§ Dr. Moonie
The rates vary according to the type of equipment involved and the extent to which its development was funded by the Ministry of Defence. Higher value sales would normally employ profit-sharing schemes rather than applying levy rates. The circumstances of individual sales may also permit some variation to the levy arrangements which would be negotiated on a case by case basis. I am withholding62W details of the individual rates used and the circumstances in which they might apply under the exemptions 7 and 13 of the Code of Practice on Access to Government Information. The rates currently in use have remained unchanged over the period in question.
§ Dr. Moonie
There is no calculated contribution in respect of the Ministry of Defence's investment in research and development. The commercial exploitation levy (CEL) is a form of royalty for any commercial sales of a design, use of special tooling or the granting of licences where MOD has contributed wholly, or in part, to research and development costs. There are no restrictions on the categories of contracts to which CEL applies, but the vast majority relate to equipment (including software), since MOD research and development funding is largely in support of the development of equipment. Details of the income derived from CEL over the last nine years are set out in the table. Data for 1990–91 could be provided only at disproportionate cost.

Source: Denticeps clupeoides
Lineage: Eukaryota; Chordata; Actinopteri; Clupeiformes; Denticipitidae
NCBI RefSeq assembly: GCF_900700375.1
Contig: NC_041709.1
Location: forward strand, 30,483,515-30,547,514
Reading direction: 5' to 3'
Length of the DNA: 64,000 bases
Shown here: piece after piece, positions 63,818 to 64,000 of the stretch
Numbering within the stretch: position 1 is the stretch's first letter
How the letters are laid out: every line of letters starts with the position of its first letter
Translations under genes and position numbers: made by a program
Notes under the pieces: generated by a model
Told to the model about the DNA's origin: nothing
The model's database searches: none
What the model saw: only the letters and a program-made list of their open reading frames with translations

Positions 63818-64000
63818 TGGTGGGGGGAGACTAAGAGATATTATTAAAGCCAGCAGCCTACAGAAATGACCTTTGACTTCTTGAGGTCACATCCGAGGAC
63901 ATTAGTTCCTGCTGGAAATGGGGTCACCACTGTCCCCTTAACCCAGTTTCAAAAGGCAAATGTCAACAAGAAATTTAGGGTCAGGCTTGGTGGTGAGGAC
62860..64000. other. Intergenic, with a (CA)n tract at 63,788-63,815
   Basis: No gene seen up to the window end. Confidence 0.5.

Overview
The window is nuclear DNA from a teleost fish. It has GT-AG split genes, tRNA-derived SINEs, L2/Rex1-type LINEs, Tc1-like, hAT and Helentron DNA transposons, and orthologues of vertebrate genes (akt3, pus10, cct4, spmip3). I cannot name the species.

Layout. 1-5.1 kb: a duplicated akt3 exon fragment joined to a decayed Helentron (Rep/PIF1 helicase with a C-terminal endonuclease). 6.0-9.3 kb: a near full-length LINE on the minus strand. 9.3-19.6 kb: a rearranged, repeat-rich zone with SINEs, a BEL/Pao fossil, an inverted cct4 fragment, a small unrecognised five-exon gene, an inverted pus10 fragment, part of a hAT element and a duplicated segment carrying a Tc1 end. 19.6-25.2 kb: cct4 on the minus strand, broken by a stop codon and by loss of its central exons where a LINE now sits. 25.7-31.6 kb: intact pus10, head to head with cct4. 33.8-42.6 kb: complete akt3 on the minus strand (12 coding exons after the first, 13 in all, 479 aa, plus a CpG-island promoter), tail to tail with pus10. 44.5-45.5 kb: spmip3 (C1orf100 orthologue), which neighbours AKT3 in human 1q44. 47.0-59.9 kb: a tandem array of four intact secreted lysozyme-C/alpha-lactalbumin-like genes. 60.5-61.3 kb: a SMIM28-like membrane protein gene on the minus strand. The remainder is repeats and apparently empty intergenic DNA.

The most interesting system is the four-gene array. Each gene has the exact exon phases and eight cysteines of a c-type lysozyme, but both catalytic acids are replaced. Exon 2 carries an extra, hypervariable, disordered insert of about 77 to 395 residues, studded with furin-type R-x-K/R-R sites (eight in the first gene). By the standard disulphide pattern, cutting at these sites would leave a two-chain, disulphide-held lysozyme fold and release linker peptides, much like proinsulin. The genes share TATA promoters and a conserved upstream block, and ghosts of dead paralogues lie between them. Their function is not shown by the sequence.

Commercial exploitation levy receipts: 1991–2000 Year £ million 1991–92 34.5 1992–93 15.0 1993–94 39.8 1994–95 33.0 1995–96 21.9 1996–97 90.5 1997–98 54.0 1998–99 57.0 1999–2000 17.5
1.Figures include all Commercial Exploitation receipts collected by the Defence Bills Agency.
2.Figures exclude: VAT, DTI, France Jaguar/Lynx, MOD IPR licences and receipts from other international programmes not collected through the Defence Bills Agency.